Dr. Marilyn Ruiz, is a Clinical Associate Professor, in the Division of Epidemiology at the College of Veterinary Medicine, University of Illinois, Urbana. Marilyn's research interests are in the synthesis of factors related to disease transmission in particular places and times, including conditions and characteristics of places that are associated with illness. Her work on spatial risk models of West Nile virus (WNV) in people, birds and mosquitoes and Chronic Wasting Disease (CWD) in white-tail deer in Illinois are projects that exemplify this focus. Prior to her current position at the University of Illinois, Marilyn was an Assistant Professor of Geography at Florida State University. She has also worked as a research geographer for the U.S. Army Corps of Engineers at the Construction Engineering Research Lab in Champaign, Illinois.
Al Darelius is the Emergency Preparedness Manger at the Clinton Power Station, Exelon Nuclear. He is responsible for implementation of the Emergency Preparedness program at the station. This includes all programs, processes, procedures and training as well as implementation. Clinton Power Station has a positive track record with regard to Emergency Preparedness under Al's direction. Darelius joined Clinton Station in 1985 as an RP Technician after leaving the University of Missouri - Columbia Research Reactor as a Health Physics Technician. Before that he was with Gilbert Commonwealth in Pennsylvania and spent eight years in the U. S. Navy's nuclear power program. Prior to becoming the Clinton's EP Manager, Darelius spent time as: Senior QA Specialist, Radiation Protection Shift Supervisor, and Lead Nuclear Oversight Assessor.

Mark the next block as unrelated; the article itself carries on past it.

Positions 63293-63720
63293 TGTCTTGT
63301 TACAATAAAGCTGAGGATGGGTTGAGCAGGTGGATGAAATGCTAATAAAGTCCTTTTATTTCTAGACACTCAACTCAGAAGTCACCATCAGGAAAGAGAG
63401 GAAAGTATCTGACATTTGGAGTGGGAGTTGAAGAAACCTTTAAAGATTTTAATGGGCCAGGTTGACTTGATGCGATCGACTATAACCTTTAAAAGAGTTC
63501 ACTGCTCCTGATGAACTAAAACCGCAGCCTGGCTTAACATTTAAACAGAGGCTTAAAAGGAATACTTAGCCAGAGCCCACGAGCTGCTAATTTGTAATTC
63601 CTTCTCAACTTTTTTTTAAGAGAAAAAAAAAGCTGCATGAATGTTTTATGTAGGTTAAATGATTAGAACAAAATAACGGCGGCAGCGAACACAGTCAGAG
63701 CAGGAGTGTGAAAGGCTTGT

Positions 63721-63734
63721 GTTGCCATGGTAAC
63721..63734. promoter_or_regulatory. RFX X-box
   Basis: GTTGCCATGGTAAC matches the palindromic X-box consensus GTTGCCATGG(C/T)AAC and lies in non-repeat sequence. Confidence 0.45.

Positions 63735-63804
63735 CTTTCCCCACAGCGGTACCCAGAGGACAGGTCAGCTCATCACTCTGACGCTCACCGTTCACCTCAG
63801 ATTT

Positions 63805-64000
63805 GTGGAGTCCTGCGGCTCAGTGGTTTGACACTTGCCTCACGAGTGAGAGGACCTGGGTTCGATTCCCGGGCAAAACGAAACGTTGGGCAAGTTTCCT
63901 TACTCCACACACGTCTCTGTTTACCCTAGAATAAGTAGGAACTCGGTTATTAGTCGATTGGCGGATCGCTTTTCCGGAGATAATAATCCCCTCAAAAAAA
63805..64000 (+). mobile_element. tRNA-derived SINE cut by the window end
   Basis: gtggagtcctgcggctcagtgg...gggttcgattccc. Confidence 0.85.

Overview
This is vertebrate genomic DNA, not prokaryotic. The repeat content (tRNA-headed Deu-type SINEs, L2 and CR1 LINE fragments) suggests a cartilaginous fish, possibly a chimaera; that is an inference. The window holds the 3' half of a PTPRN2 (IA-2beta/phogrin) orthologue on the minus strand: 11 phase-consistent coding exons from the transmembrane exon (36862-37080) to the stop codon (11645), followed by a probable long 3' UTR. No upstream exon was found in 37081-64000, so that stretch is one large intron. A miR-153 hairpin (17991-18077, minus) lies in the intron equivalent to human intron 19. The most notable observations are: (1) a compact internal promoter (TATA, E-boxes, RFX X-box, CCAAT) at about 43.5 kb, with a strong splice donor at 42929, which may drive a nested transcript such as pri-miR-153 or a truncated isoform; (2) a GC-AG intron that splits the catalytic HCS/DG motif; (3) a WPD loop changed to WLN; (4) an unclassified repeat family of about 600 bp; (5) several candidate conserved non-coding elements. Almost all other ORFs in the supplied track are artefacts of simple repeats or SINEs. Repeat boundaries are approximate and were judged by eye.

Ms. Sheila Ferguson, MSW, LCSW, has worked for Community Elements, formerly The Mental Health Center of Champaign County, for twenty years. Community Elements educates, advocates, and helps build communities of well-being by providing individuals and families a range of prevention, intervention, and mental health treatment services. These services are culturally inclusive, client/family-focused, and recovery-centered through service excellence, mentoring, and leadership.